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what's the true definition of rotoscoping?

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#1 Guest_igorschmigor_*

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Posted 23 October 2003 - 11:20 AM

Actually i thought i knew what it was, but met two guys who say that it's just a synonyme for tracing. Be it in animation or still images. They say creating vector stills by tracing a photo for example would be rotoscoping too. I'm quite sure that the real meaning is more like working on animation footage frame by frame, either for tracing, masking or compositing. But i'm confused, now that i met two guys who says it's not, and they're so sure of themselves. So i thought i'll ask the real pros who must know.
Is the term rotoscoping only used for animation or not?

#2 Guest_211_*

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Posted 23 October 2003 - 11:35 AM

For me it's only mask job, so, usually frame by frame..

#3 Guest_André Leroux_*

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Posted 23 October 2003 - 12:40 PM


For either broadcast video or Internet streaming video, rotoscoping is the rotated projection of a sequence of usually photographed action image frames so that the artist can trace from the frame or create an image to superimpose on it. It can be thought of as "painting on movies" efficiently. Prior to computers, an animation stand called a Rotoscope was used to project a sequence of action frames against a surface so that a set of animation frames could be traced or created. The same work can now be done with digital images and special computer software. Tools that provide efficient ways to rotoscope include Digital Magic and Elastic Reality. Rotoscoping is frequently used as a technique for combining (compositing) cartoon figures with realistic settings in television commercials and is also used for special effects in feature-length films.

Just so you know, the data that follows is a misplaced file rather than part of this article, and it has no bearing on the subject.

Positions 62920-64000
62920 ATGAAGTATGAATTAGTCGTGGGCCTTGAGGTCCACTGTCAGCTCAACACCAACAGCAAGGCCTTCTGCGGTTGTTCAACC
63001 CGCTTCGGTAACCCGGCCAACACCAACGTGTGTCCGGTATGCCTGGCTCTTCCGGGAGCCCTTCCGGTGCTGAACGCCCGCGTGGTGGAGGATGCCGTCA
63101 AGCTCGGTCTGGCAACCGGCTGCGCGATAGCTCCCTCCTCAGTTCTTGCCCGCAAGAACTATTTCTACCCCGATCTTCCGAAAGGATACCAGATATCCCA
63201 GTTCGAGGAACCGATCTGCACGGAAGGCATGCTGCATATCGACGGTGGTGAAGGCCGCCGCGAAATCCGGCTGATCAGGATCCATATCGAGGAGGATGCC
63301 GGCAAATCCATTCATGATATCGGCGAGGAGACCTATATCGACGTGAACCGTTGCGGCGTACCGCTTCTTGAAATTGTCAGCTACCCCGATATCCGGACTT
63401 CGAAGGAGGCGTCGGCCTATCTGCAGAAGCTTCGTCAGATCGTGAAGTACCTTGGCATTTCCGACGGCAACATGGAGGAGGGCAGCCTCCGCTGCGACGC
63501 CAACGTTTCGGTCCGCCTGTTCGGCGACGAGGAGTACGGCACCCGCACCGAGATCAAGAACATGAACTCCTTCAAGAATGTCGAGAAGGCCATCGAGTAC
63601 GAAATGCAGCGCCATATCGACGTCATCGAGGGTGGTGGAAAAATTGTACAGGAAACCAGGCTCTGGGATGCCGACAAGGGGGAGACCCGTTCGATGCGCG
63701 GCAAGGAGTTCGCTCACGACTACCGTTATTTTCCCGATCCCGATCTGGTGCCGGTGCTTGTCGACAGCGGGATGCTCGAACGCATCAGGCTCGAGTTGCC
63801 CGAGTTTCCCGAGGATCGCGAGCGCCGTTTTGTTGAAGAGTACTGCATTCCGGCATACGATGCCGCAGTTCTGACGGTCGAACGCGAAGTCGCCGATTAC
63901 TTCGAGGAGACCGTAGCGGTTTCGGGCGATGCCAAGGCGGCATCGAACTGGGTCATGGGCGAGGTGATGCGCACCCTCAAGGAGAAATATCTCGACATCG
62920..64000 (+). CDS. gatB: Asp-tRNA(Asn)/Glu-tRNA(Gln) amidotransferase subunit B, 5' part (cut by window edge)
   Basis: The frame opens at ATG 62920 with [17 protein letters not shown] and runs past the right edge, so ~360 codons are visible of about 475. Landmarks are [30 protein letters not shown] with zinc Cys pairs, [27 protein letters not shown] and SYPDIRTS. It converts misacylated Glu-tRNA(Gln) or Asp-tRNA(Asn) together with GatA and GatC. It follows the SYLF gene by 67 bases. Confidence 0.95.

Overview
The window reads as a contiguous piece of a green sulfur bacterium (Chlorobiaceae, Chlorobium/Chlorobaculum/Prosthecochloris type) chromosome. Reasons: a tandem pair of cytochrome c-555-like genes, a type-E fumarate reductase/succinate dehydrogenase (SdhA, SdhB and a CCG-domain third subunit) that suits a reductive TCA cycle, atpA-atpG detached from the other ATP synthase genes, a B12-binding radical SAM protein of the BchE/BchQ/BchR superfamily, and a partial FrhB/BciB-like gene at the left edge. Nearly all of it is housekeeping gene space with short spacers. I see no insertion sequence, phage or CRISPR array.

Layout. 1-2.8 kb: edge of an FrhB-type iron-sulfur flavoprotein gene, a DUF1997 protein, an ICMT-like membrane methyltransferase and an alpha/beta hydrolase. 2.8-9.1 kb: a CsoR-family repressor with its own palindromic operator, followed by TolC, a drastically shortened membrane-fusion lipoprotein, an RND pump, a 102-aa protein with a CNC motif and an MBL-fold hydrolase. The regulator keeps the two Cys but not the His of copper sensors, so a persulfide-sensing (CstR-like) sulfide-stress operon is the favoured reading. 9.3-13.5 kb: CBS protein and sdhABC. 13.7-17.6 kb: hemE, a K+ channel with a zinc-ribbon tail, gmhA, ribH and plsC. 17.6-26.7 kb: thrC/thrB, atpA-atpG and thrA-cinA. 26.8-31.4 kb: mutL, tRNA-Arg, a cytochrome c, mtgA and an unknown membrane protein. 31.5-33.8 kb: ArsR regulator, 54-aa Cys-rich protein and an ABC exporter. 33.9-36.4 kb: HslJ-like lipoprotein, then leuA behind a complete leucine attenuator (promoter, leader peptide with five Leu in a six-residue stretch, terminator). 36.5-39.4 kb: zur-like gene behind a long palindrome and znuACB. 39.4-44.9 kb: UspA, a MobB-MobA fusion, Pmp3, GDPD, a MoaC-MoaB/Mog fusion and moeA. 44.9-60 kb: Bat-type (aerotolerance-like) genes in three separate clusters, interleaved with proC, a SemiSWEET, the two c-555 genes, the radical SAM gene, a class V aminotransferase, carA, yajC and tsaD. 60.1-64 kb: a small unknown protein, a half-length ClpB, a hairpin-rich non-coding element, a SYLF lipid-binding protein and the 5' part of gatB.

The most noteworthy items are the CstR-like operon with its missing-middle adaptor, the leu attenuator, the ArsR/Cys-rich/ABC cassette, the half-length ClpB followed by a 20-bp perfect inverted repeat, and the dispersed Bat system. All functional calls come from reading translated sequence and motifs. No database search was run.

A rotoscoping texture (sometimes called a sequence map) is the use of video within an animation, something like an animation within an animation. For example, in a cartoon animation, the television set could show a program containing another animation. Or in a background to an animation in the foreground, you could include some clouds that slowly changed during the foreground animation. The frame rate for both the main animation and the "animation within the animation" must be the same

My two cents


#4 Guest_igorschmigor_*

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Posted 23 October 2003 - 01:14 PM

211, you say usually. That confuses me even more, does that mean that sometimes it can also be not frame by frame?
thanks andré, i already found that definition on the internet at whatis. The strange thing is, while i feel that this quote goes well with my definition, he thinks that it proves him right. I don't understand it.

#5 Guest_211_*

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Posted 23 October 2003 - 02:16 PM

Thanks andre for your reply...

Igor, I can't tell you more.. but if Roto is a mask job, luminance of your movie can be used ( Especially for hair where you can't use only vector ) ..

Mokey can also help you for automatic roto..

#6 Guest_firemind_*

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Posted 23 October 2003 - 06:15 PM

Isn't the definition of rotoscoping 'It's tedious and sucks to do' ? :lol:

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